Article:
Weather Underground in Pythonista

I woke up yesterday morning, checked the weather on my phone, and got a vague sense of dissatisfaction that’s probably familiar to you. This weather app doesn’t have Feature A; that app does, but it doesn’t have Feature B; this other app has both, but they’re inconveniently hidden behind a series of taps and swipes. What I want is a custom-built app that presents just the information I use in a format that’s convenient to me. Last night I took the first step toward such an app by building a simple, locally hosted webapp in Pythonista.1

Longtime readers may remember my first attempt at something like this, a CGI script built on the pywapi library that I access through Mobile Safari and a home screen button. It produces a page that looks like this:

CGI weather

Three years later, I still use it occasionally, but it has the distinct disadvantage of being hard-coded to the western suburbs of Chicago. This is fine most of the time, but is useless when I’m traveling.

The difference between now and three years ago is that now I have Pythonista and its location module. There are two ways to take advantage of this:

  1. Rewrite the CGI script to accept latitude and longitude as parameters and have it produce a page for that location. Use Pythonista to get the current location and open the location-encoded URL.
  2. Write the whole thing in Pythonista.

I chose the second because I thought a self-contained system would be more interesting to write.

The new script would need a radar map, which ruled out using pywapi and Dark Sky (now Forecast) as the underlying API. That led me to the Weather Underground API, which offers both a simple calling convention and a rich set of data, including maps.

I will say, though, that although the Weather Underground API returns an abundant data set, it’s very poorly organized. Numerical data sometimes comes in the form of a floating point number and other times as a Unicode string. The documentation is thin, so you need to run experiments to learn, for example, that actual temperature is a float but the “feels like” temperature is a string. Madness. Sunrise and sunset times are even worse; they’re returned as two strings, one for the hour and another for the minute.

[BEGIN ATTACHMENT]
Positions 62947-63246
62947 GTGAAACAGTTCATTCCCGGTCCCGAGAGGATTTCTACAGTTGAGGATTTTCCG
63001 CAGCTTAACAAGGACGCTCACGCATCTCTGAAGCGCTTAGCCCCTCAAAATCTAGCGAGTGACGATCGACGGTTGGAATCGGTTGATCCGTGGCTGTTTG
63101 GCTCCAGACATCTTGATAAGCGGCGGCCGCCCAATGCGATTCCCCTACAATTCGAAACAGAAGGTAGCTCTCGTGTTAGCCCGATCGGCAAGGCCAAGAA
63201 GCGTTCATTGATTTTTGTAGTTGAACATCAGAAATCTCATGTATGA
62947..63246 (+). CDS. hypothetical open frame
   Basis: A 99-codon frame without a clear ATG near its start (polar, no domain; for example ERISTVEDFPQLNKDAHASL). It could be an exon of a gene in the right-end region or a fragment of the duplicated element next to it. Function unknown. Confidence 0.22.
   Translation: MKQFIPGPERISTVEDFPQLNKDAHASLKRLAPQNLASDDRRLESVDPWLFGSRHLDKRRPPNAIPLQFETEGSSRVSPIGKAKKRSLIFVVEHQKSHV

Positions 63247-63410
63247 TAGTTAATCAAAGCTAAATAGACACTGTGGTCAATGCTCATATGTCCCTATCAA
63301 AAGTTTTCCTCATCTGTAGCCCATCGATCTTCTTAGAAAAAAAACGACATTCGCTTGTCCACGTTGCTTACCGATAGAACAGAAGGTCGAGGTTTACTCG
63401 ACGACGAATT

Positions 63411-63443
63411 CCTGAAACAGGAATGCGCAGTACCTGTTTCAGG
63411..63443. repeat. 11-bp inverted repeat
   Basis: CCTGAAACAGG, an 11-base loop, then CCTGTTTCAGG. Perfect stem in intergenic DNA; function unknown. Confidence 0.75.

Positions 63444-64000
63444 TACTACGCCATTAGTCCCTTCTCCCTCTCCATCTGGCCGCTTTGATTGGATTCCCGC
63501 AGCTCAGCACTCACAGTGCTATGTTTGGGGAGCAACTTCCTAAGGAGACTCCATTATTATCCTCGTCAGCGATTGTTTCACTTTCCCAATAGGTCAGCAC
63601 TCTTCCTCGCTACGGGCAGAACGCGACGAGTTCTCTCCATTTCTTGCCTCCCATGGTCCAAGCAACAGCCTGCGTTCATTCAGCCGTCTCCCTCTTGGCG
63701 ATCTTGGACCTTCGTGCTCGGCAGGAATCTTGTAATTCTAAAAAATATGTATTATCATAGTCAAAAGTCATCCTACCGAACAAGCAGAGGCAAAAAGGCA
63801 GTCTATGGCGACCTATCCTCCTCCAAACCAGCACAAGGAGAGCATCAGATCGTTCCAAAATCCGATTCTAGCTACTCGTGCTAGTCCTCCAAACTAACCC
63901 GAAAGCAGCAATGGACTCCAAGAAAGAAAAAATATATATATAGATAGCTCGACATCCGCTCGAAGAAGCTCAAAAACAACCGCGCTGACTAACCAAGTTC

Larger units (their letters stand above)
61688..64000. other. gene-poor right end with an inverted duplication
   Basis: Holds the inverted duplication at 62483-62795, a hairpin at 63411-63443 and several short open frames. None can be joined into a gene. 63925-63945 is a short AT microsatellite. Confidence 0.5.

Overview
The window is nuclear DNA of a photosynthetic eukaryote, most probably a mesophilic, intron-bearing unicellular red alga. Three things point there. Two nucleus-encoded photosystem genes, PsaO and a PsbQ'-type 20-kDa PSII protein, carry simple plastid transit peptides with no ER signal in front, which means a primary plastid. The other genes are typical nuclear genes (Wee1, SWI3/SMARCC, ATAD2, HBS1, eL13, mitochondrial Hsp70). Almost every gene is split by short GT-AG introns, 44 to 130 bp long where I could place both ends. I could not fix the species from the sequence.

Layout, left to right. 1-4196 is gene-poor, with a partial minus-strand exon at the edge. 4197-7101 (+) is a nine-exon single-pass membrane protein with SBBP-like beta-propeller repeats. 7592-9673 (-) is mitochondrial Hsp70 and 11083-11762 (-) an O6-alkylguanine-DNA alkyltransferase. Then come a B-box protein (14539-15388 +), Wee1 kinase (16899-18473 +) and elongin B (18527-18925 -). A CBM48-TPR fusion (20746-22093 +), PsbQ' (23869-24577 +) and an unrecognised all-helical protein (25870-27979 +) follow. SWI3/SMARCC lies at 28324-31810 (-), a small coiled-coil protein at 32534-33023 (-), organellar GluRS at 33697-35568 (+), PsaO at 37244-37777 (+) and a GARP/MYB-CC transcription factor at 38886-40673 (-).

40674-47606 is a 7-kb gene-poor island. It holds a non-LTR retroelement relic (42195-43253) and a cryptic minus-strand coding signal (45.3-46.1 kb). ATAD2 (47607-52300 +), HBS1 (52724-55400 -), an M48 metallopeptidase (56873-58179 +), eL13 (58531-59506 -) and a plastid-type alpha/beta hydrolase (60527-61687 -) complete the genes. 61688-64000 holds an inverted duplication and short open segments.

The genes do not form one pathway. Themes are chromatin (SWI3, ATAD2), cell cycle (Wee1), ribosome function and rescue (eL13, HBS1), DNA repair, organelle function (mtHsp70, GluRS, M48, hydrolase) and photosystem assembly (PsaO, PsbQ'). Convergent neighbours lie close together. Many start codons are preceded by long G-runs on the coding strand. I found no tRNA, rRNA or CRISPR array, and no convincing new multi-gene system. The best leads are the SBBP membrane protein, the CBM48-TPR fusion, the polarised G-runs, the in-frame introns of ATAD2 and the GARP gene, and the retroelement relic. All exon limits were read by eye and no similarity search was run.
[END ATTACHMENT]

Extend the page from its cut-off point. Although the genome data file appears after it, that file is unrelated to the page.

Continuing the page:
Anyway, here’s my first pass at It doesn’t have any forecast information yet, and it’s woefully short on error checking (by which I mean it has no error checking). Those will come later, as will a rewriting of the cruftier bits.

  1:  #!/usr/bin/python
  3:  import json
  4:  import requests
  5:  import time
  6:  from datetime import datetime
  7:  import location
  8:  import webbrowser
  9:  import BaseHTTPServer
 11:  ########################## Functions ############################
 13:  def wunder(lat, lon, wukey):
 14:    "Return a dictionary of weather data for the given location."
 16:    # URLs
 17:    baseURL = '' % wukey
 18:    conditionURL = baseURL + 'conditions/q/%f,%f.json' % (lat, lon)
 19:    astroURL = baseURL + 'astronomy/q/%f,%f.json' % (lat, lon)
 20:    radarURL = baseURL + 'radar/image.png' \
 21:                       + '?centerlat=%f&centerlon=%f' % (lat, lon - 1) \
 22:                       + '&radius=100&width=480&height=360&timelabel=1' \
 23:                       + '&timelabel.x=10&timelabel.y=350' \
 24:                       + '&newmaps=1&noclutter=1'
 26:    # Collect data.
 27:    c = requests.get(conditionURL)
 28:    current = c.json()['current_observation']
 29:    a = requests.get(astroURL)
 30:    astro = a.json()['moon_phase']
 32:    # Turn sun rise and set times into datetimes.
 33:    rise = '%s:%s' % (astro['sunrise']['hour'], astro['sunrise']['minute'])
 34:    set = '%s:%s' % (astro['sunset']['hour'], astro['sunset']['minute'])
 35:    sunrise = datetime.strptime(rise, '%H:%M')
 36:    sunset = datetime.strptime(set, '%H:%M')
 38:    # Mapping of pressure trend symbols to words.
 39:    pstr = {'+': 'rising', '-': 'falling', '0': 'steady'}
 41:    # Construct the dictionary and return it.
 42:    wudata = {'pressure': float(current['pressure_in']),
 43:              'ptrend': pstr[current['pressure_trend']],
 44:              'temp': current['temp_f'],
 45:              'desc': current['weather'],
 46:              'wind_dir': current['wind_dir'],
 47:              'wind': current['wind_mph'],
 48:              'feel': float(current['feelslike_f']),
 49:              'sunrise': sunrise,
 50:              'sunset': sunset,
 51:              'moon_pct': float(astro['percentIlluminated']),
 52:              'moon_age': int(astro['ageOfMoon']),
 53:              'radar': radarURL}
 54:    return wudata
 57:  def wuHTML(lat, lon, wukey):
 58:    "Return HTML with WU data for given location."
 60:    d = wunder(lat, lon, wukey)
 62:    # Get data ready for presentation
 63:    sunrise = d['sunrise'].strftime('%-I:%M %p').lower()
 64:    sunset = d['sunset'].strftime('%-I:%M %p').lower()
 65:    temp = '%.0f°' % d['temp']
 66:    pressure = 'Pressure: %.2f and %s' % (d['pressure'], d['ptrend'])